TORONTO, Sept. 22, 2015 /CNW/ - Another drop in crude oil prices this
past summer aggravated already challenging economic conditions in
Alberta, thereby contributing to a more pronounced and widespread
negative growth hit than previously forecasted, according to the RBC's Provincial Outlook report released today.
RBC noted that as a result of deteriorating conditions over the summer,
the Alberta economy is now expected to contract by 1.3 per cent in 2015
compared to the June forecast of a 1 per cent decline in real GDP. With
a modest recovery in crude oil prices underlying RBC's forecast, real
GDP growth is projected to return to positive territory in 2016, albeit
marginally, at 0.6 per cent.
"A renewed downturn in crude oil prices is intensifying the pressures
facing the hard-hit energy sector in 2015," Craig Wright, senior
vice-president and chief economist, RBC said. "Prospects for a
relatively short bout of contraction were further dampened with drought
conditions, wildfires and disruptions to crude oil production
exacerbating the economic downturn."
Employment in Alberta continues to hold up surprisingly well, as
sizeable layoffs in the energy sector this year have been met by strong
public sector hiring gains, according to Statistics Canada's Labour Force Survey. In the absence of a meaningful uptick in oil prices, RBC notes that
additional downward pressure on economic activity will prompt firms in
the province to accelerate the reduction in their headcounts through
the remainder of the year.
The ripple effects from an uncertain job market are already being felt,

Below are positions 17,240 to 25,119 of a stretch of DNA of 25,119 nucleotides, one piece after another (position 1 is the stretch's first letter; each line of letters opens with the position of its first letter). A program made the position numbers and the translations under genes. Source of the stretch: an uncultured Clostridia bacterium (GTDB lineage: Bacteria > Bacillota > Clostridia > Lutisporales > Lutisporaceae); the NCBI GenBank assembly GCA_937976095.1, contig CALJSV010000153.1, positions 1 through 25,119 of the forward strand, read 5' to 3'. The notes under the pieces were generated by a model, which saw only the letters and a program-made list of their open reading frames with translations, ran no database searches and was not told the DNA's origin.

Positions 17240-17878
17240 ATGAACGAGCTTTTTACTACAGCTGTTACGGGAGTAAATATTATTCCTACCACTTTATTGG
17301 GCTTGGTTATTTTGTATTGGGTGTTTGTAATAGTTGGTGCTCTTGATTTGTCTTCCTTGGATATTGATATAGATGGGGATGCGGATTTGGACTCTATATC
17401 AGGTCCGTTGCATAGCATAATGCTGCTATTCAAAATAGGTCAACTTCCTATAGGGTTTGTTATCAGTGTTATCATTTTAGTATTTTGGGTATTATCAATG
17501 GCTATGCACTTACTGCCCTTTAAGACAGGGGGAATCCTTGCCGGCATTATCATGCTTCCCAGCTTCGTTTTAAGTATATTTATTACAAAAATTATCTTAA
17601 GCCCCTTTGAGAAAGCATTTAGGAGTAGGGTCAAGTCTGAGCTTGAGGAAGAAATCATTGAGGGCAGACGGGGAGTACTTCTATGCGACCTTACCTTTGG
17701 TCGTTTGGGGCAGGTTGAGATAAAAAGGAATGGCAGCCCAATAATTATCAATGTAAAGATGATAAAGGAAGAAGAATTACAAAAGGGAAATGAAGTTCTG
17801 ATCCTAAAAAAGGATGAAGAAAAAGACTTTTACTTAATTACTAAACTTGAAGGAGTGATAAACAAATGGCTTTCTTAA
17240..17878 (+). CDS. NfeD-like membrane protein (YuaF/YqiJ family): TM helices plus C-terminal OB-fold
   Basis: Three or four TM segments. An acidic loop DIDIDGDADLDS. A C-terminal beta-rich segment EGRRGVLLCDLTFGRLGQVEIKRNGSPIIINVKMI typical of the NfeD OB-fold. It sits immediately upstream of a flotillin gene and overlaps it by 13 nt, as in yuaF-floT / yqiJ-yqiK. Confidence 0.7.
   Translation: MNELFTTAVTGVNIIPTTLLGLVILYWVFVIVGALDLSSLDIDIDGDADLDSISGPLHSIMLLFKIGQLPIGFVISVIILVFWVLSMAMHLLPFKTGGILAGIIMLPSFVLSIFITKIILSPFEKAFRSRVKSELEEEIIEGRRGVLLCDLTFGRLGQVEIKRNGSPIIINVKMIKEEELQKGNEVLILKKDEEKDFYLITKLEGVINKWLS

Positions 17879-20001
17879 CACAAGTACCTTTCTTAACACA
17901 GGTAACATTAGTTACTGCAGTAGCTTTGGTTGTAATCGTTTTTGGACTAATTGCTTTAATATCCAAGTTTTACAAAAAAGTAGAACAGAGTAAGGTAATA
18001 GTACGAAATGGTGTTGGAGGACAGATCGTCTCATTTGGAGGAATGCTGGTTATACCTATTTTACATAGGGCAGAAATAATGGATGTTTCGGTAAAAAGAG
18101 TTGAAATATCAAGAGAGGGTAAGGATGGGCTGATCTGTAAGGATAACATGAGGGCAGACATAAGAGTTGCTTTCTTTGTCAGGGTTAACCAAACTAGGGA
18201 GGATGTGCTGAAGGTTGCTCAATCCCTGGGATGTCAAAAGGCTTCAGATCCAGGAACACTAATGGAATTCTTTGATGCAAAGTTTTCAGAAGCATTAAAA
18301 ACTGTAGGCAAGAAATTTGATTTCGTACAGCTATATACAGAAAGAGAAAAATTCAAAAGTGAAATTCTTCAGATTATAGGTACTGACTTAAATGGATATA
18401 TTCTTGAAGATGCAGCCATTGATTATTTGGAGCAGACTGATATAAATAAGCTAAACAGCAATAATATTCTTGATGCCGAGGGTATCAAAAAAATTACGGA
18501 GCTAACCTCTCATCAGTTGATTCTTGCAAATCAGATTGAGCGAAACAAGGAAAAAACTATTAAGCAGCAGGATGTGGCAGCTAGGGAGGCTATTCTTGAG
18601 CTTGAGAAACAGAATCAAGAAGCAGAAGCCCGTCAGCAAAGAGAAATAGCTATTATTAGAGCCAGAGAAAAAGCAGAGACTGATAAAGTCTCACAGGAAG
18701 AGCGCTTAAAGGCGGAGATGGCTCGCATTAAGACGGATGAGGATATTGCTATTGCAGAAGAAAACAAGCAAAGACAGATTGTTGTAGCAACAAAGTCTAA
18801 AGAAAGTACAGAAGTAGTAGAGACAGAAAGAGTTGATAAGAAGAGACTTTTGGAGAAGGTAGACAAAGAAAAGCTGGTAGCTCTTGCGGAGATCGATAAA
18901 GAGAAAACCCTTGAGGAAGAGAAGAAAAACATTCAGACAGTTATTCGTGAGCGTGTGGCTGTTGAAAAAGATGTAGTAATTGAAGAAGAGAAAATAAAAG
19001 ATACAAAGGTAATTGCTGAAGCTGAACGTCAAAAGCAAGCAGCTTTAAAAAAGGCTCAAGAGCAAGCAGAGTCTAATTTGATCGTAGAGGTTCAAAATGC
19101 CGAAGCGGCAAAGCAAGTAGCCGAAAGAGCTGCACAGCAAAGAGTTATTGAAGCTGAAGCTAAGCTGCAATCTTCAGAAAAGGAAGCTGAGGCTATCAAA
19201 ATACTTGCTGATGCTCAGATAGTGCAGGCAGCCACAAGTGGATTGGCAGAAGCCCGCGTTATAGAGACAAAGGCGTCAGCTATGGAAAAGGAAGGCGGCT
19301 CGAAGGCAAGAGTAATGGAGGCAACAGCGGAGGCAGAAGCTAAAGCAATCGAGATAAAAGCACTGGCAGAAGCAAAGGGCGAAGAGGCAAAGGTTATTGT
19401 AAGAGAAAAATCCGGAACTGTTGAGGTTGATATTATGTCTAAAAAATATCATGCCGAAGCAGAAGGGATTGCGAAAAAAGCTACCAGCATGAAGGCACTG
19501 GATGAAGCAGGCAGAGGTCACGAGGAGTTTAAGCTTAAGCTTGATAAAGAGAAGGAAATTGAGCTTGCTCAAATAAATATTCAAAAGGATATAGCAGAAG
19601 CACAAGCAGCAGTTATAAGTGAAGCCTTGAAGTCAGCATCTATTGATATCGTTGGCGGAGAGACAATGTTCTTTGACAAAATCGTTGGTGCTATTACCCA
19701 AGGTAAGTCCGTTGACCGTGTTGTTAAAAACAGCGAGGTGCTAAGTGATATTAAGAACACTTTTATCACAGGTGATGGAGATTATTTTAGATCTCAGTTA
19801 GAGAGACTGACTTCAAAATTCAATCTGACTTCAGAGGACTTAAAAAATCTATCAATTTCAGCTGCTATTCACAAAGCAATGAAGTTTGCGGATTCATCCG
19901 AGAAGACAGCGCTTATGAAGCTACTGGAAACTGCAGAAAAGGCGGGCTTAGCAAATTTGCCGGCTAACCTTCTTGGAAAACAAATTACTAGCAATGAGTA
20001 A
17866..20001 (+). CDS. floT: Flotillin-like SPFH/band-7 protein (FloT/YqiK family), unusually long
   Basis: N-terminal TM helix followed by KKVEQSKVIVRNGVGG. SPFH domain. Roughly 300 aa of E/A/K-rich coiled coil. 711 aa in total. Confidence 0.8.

with a decline in motor vehicle sales exerting downward pressure on
retail sales in the province, which are tracking well below year-ago
"With diminished labour market prospects, consumers in Alberta will
likely spend less and keep Alberta's housing market on edge," Wright
said. "Despite the challenges currently facing the province's economy,
a modest rebound in crude oil prices anticipated in 2016 will set the
stage for economic growth to regain its footing."
The negative effects of the energy-led downturn were evident in the
Alberta Treasury and Finance's first quarter report, released at the
end of August. The government projected a budgetary deficit of $5.9
billion for fiscal 2015-16, which would mark the largest shortfall on
record. A full update on the fiscal situation and outlook of the
province is expected in Budget 2015 in October.
The RBC Economics Provincial Outlook assesses the provinces according to
economic growth, employment growth, unemployment rates, retail sales,
housing starts and consumer price indices. The full report and
provincial details are available online as of 8 a.m. ET today.
For further information:
Craig Wright, RBC Economics Research, 416-974-7457
Laura Cooper, RBC Economics Research, 416-974-8593
Romina Mari, Communications, RBC Capital Markets, 416-974-3558